43 Republican, Democrat House Members Demand Biden Seek Approval Before Sending U.S. Troops To Ukraine
US President Joe Biden speaks during a virtual meeting on securing critical mineral supply chains in the South Court Auditorium near the White House in Washington, DC, on February 22, 2022.

A bipartisan group of 43 members of Congress have issued a letter to President Joe Biden demanding that he seek Congressional approval before deploying troops to Ukraine in the event of an escalation between Ukraine and Russia.

The letter, written by Democratic Oregon Representative Peter DeFazio and Republican Ohio Representative Warren Davidson, demanded that Biden defer to the War Powers Resolution of 1973 and get approval from Congress before engaging U.S. troops in hostilities between the two nations.

“As you evaluate your possible course of action to address the potential conflict between Russia and Ukraine, we write to reassert the war powers vested in Congress under the U.S. Constitution and the War Powers Resolution of 1973,” the letter reads. “To date, you have rejected calls to station U.S. Armed Forces in Ukraine, stating that such an effort is ‘not on the table.’ However, if the ongoing situation compels you to introduce the brave men and women of our military into Ukraine, their lives would inherently be put at risk if Russia chooses to invade. Therefore, we ask that your decisions comport with the Constitution and our nation’s laws by consulting with Congress to receive authorization before any such deployment.”

The letter specifically mentioned the Constitutional conflict between Congress’ power to declare war under Article I of the Constitution with the president’s authority as commander-in-chief of the armed forces under Article II. “This crossover was intentionally written by the framers of the U.S. Constitution so Congress and the President would be required to cooperate on our nation’s military affairs.” In addition, the members argued, the War Powers Resolution of 1973, passed in the aftermath of the Vietnam War and after years of “unauthorized involvement by U.S. Armed Forces” in conflicts, reinforced the need for cooperation between the president and Congress by ensuring that “‘the collective judgment of both the Congress and the President’ would be utilized before the ‘introduction of United States Armed Forces into hostilities, or into situations where imminent involvement in hostilities is clearly indicated by the circumstances.’”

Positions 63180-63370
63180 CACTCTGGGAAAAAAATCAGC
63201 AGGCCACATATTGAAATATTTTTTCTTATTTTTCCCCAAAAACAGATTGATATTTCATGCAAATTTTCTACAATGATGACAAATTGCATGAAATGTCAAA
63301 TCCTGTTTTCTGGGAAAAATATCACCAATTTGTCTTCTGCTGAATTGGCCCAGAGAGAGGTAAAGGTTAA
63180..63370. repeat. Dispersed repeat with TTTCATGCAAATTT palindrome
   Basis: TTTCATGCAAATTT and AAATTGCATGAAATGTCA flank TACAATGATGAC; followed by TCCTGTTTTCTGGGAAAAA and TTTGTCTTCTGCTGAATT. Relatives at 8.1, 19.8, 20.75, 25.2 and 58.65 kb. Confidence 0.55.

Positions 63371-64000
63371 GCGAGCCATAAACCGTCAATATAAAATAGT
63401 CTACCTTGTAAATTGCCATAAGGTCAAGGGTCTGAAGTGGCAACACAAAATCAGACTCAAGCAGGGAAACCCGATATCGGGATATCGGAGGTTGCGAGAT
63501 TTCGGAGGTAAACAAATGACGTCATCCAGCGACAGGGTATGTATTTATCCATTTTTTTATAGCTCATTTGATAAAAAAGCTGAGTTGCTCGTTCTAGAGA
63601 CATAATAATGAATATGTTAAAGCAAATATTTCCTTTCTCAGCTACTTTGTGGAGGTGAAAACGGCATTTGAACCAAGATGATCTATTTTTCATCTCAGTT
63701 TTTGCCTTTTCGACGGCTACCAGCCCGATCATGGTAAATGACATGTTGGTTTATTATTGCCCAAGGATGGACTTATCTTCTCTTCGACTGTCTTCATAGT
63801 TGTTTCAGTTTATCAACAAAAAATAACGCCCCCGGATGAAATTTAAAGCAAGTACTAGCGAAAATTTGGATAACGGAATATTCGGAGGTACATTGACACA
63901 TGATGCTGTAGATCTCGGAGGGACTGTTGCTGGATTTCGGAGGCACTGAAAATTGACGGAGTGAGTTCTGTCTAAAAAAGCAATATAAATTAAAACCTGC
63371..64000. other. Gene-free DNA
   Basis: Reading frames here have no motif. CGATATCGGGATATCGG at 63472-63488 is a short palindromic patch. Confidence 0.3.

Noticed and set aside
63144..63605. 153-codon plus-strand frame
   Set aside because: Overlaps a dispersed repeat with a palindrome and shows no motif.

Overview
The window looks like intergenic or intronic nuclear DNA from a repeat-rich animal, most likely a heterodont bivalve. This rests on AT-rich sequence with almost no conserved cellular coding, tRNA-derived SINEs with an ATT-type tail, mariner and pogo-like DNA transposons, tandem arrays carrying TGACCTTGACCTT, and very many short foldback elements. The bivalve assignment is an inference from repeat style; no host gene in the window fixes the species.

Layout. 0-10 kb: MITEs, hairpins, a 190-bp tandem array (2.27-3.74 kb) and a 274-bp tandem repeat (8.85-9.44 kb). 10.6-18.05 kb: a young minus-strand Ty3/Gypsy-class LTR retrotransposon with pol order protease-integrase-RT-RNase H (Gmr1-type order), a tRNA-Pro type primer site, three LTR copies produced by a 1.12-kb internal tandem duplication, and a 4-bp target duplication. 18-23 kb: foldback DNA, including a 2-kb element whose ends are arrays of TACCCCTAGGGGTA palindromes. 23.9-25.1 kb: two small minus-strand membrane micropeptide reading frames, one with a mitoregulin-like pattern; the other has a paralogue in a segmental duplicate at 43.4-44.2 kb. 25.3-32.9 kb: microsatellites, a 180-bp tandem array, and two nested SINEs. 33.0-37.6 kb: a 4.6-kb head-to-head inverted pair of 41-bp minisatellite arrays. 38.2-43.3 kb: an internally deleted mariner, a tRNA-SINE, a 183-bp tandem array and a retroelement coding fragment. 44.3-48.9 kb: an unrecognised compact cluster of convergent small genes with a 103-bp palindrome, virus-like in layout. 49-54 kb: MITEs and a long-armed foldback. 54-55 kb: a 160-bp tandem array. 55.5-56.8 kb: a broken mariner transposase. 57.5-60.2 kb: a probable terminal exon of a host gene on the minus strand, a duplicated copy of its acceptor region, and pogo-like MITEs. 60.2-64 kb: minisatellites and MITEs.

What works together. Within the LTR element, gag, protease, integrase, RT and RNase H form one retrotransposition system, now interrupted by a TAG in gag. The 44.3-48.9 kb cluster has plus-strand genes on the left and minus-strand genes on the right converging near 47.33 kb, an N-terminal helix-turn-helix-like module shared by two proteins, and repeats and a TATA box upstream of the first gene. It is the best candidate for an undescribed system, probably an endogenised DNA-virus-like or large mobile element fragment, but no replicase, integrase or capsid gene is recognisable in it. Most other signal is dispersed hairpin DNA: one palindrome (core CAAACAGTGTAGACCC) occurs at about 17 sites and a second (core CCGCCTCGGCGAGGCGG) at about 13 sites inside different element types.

“Our nation’s laws are highly relevant to the ongoing situation in Ukraine,” the members continued. “Were an attack by Russia to be imminent or underway, the War Powers Resolution would clearly require congressional authorization before the President may command U.S. Armed Forces to engage in hostilities.” The members stressed that the guidelines would not require Congressional approval for American forces to play an advisory role, citing the administration’s recent withdrawal of 160 Florida National Guardsmen who had been training Ukranian soldiers. However, they stressed that “an imminent or active attack by Russia would compel you, under Section 8(c) of the War Powers Resolution, to seek specific Congressional authorization if you aim to leave any remaining U.S. advisers, trainers, special forces, or other U.S. military personnel in areas of these imminent or active hostilities.” They also reminded Biden that he must get the same approval in order to launch a preemptive strike against Russia.

“We strongly urge your administration to respect the separation of powers, U.S. law, and Congress’s constitutional war powers authority,” the members said, adding that Congress “stands ready” to debate the implications of a war posture. But until that time, “[t]he American people, through their representatives in Congress, deserve to have a say before U.S. troops are placed in harm’s way or the U.S. becomes involved in yet another foreign conflict,” the members concluded.

The letter was signed by 43 members of the House of Representatives from both parties and across the ideological spectrum. Notable co-signers included Texas Republican Rep. Louie Gohmert, Arizona Republican Reps. Andy Biggs and Paul Gosar, Kentucky Republican Thomas Massie, Florida Republican Matt Gaetz, and Progressive Democratic “Squad” members Reps. Alexandria Ocasio-Cortez, Ilhan Omar, Rashida Tlaib, Ayanna Pressley, and Cori Bush.

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